BOOK REVIEW: “The Magicians” by Lev Grossman


I have two words: Unmitigated Disaster.


In fact, to call it that might almost be an understatement. I will never understand how some books wind up on the bestseller lists.

Let me be clear: If you like self-hating characters thrust into an urban fantasy with no satisfying resolution and stolen plot ideas, then this is *totally* the book for you. If that’s not your thing, then I would steer clear of Grossman’s novel.

It’s entirely possible that the second and third books in the series will somewhat redeem the first, but since I cannot get over how much I disliked The Magicians, I will never read them. Darn.

Now, I don’t dislike this book because it’s a dark urban fantasy where people die and never achieve their dreams. Oh, no. I like a grimdark novel as much as the next GOT fan—probably more so. Seriously: add sex, and murder, and as much mayhem as you want. I don’t care if the princess gets rescued, or the kingdom gets saved, or if every hero in the bunch dies. I just want *something* to happen. Potentially something *interesting*. And I want it to happen in an *interesting* and *entertaining* fashion. That’s one of the reasons why I read books—to be entertained. Even if it’s dark, serious entertainment.

Instead, I was bored.


And it wasn’t even an accounting manual!

merida-headdesk1I was bored at 30 pages in, and I was still bored at 150 pages. But I kept reading because the little voice in the back of my head kept going “It has to get better…”

Next time, I’ll listen to the little voice.


wrongAccording to Wikipedia, a review by The A.V. Club, (a non-satirical offshoot of The Onion), stated the theme of the book to be “a sad dream of what it means to want something badly and never fully reach it”. (Quoted here.) So I suppose looking at that, then this book definitely lives up to its ideals. I should applaud Grossman—I wanted something to happen, and something never did, which essentially turned me into one of his always-complaining characters.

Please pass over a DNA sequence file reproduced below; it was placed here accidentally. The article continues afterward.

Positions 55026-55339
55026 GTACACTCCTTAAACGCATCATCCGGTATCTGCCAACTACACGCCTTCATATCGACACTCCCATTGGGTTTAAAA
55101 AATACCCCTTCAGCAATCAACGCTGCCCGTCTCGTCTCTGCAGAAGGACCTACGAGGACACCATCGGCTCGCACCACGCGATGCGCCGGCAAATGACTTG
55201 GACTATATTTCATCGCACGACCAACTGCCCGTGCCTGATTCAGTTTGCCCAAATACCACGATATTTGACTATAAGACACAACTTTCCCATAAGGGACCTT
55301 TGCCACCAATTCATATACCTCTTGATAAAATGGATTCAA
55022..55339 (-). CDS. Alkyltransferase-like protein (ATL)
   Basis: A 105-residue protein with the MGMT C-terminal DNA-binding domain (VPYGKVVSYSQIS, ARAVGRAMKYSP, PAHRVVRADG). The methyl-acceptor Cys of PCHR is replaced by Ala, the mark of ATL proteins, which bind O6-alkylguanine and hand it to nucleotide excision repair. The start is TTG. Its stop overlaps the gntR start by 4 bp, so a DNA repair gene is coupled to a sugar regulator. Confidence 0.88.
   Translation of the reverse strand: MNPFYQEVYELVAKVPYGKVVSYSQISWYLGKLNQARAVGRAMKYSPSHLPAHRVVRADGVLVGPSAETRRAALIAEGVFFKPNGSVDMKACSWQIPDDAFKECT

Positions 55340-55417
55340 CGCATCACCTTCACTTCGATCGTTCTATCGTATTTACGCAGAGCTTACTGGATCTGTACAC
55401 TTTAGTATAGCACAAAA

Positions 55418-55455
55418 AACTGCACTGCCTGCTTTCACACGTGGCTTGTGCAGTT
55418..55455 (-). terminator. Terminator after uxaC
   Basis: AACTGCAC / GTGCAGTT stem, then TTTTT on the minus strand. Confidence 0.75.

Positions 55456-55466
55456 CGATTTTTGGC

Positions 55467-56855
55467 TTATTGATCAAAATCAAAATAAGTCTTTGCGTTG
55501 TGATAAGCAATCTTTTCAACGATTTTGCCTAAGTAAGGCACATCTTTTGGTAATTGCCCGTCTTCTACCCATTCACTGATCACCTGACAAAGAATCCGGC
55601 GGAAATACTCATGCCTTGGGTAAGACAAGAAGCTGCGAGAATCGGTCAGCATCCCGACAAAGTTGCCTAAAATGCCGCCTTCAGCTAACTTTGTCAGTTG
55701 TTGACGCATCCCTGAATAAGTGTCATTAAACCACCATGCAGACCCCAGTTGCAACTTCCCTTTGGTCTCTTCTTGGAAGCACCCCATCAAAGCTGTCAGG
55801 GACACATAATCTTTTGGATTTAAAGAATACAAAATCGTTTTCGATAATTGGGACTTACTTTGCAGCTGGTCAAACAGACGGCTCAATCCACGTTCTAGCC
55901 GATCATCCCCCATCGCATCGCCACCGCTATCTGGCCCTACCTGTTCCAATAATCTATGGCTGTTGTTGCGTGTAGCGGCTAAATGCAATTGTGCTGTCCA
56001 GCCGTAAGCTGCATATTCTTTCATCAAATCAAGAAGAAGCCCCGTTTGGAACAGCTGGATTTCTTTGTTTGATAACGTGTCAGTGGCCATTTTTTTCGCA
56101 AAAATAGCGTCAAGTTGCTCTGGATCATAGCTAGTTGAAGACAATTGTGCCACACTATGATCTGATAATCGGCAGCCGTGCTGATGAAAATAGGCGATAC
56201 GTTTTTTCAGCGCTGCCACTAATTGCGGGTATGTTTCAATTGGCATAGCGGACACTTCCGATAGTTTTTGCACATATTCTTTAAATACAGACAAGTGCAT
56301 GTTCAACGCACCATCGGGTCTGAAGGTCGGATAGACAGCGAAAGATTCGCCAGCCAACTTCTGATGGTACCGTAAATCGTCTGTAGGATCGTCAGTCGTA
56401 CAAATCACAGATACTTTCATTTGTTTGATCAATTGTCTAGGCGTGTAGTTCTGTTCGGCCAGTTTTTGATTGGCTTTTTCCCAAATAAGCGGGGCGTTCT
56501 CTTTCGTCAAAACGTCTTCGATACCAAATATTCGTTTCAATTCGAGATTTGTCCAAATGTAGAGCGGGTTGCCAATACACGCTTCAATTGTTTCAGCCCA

But only briefly, because after this review, I will be done thinking about The Magicians, and will move on to something much more interesting…which Grossmans’ poor characters will never be able to do.



Let me also mention Grossman’s blatant thievery of C.S. Lewis’s Narnia.

3aa26ec9d96343d1fb218d2db43c757b27454faf910160ae4394eaa0bfe8a06dC.S. Lewis is a true magician of words, and it was really sad to see someone using a fan-fictionalized version of his creations in such an uncreative and (need I really say it?) boring way.

I’m honestly surprised Lev Grossman’s agents weren’t slapped with a million copyright infringement suits, but I suppose that’s today’s world: Anything can get published as a ‘new thing’, as long as you change a few names, draw a new map, and maybe introduce one new plot device.

Takes me right back to the days of Twilight and 50 Shades…

ecacaa9bec0642dfe7d936036914257a6c63c96aae1ccbe0ed772e62d47c52b4But setting aside the boringness and the truly uncreative use of Narnia’s lands, I think the thing that bothered me most about this book was that Grossman felt the need to wax-on for over 300 pages about how, when you have the ability to accomplish anything, you have nothing left to accomplish. I’m wondering where the rationality is in that theory, and how that wound up being the theoretical consensus of every magician in Grossman’s entire universe.

These kids had no guide, no common sense, and no desire to find either.

They were given a truly sad and pathetic existence, wasted the very intellect their author inscribed them with, and left every reader depressed about it.



Shit, I’d rather read Selfish by Kim K than have to re-read Grossman’s horror story. And I don’t even like plastic surgery novels. (har har)

And so maybe I’m being a bit dramatic. But you know what?

I’m not boring!


For book suggestions and a ridiculously long reading list, check me out on Goodreads HERE.

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